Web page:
My son came home from an afternoon fishing trip with a tick on his eyebrow. He didn't even notice it until a buddy pointed it out. The other friend who went fishing with my son also found a tick when he got home.
Ticks spread disease. They carry all kinds of nasty bacteria. Lyme disease is the most feared of all tick borne infections, but not the only one. Rocky Mountain Spotted Fever is another to worry about.
My son removed his tick without any problem.
We found a tick on my dog a few weeks ago, but she didn't come off as easily. In the case of my dog, I'm pretty sure part of the tick's head was left behind. The longer a tick goes unnoticed, the more likely it will be engorged with blood and harder to remove. This one didn't come off very easily at all.
In the case of my dog, there luckily wasn't an infection. However, it took several days for the raised weal to scab over and go away. I couldn't see any tick parts in there, but I'm fairly certain whatever was left of the tick worked its way to the surface and was expelled.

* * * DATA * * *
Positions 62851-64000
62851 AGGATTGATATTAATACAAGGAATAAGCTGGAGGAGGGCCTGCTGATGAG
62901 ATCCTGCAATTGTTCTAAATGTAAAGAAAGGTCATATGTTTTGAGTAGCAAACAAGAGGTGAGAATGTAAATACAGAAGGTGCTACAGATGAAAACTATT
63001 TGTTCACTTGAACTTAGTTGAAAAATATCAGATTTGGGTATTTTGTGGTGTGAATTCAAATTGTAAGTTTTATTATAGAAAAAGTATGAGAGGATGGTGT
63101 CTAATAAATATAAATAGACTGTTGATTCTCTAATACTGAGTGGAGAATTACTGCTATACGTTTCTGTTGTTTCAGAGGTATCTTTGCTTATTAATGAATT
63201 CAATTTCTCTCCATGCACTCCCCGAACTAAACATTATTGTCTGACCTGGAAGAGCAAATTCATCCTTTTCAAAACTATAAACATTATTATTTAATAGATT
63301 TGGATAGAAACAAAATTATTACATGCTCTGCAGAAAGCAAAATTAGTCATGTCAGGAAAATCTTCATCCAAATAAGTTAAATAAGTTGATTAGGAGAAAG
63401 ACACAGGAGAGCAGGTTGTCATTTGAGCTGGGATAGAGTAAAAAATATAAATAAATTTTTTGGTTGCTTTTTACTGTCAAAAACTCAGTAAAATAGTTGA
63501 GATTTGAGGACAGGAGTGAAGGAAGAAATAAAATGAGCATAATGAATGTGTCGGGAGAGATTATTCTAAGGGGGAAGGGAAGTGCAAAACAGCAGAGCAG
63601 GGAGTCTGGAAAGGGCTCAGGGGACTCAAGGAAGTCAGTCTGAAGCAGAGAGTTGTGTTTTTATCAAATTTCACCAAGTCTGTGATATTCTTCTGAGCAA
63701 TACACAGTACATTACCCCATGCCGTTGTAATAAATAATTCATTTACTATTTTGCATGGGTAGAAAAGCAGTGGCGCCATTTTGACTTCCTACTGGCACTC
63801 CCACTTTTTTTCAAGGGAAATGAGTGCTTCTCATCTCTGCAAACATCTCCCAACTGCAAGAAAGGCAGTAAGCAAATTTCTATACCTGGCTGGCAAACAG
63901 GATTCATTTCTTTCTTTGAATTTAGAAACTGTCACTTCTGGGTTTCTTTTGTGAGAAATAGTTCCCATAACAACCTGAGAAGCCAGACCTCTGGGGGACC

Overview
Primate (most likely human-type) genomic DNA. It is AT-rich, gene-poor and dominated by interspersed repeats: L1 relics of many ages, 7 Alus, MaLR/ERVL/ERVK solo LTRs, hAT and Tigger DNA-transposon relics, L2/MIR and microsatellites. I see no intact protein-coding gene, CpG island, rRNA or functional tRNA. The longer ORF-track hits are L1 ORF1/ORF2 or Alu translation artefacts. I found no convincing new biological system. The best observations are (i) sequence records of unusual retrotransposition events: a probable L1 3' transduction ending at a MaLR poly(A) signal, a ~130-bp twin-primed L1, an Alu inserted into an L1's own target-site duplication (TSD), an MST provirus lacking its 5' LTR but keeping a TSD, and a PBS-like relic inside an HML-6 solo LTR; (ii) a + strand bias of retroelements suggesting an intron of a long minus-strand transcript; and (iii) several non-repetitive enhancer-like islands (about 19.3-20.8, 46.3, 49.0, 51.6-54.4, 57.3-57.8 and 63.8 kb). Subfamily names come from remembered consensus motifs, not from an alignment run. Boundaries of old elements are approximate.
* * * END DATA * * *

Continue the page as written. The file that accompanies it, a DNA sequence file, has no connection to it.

If you try to remove a tick and see that some of it didn't come out, you'll have to see a doctor. Leaving any part of the tick in the skin increases the chance of an infection significantly.
There's only one right way to remove a tick: pull it out with tweezers.
There are a lot of tick removal ideas on the internet, but they all have one fatal flaw -- the tick backs out on her own. Anytime the tick is going to back out of the skin she's going to puke up her blood meal first, complete with all the bacteria you're trying to avoid. The tick has to do that because she gets engorged as she consumes the blood, which makes it harder for her to pull her head out.
You may get a whole tick out by burning or smothering it, but you raise the risk of infecting the host.
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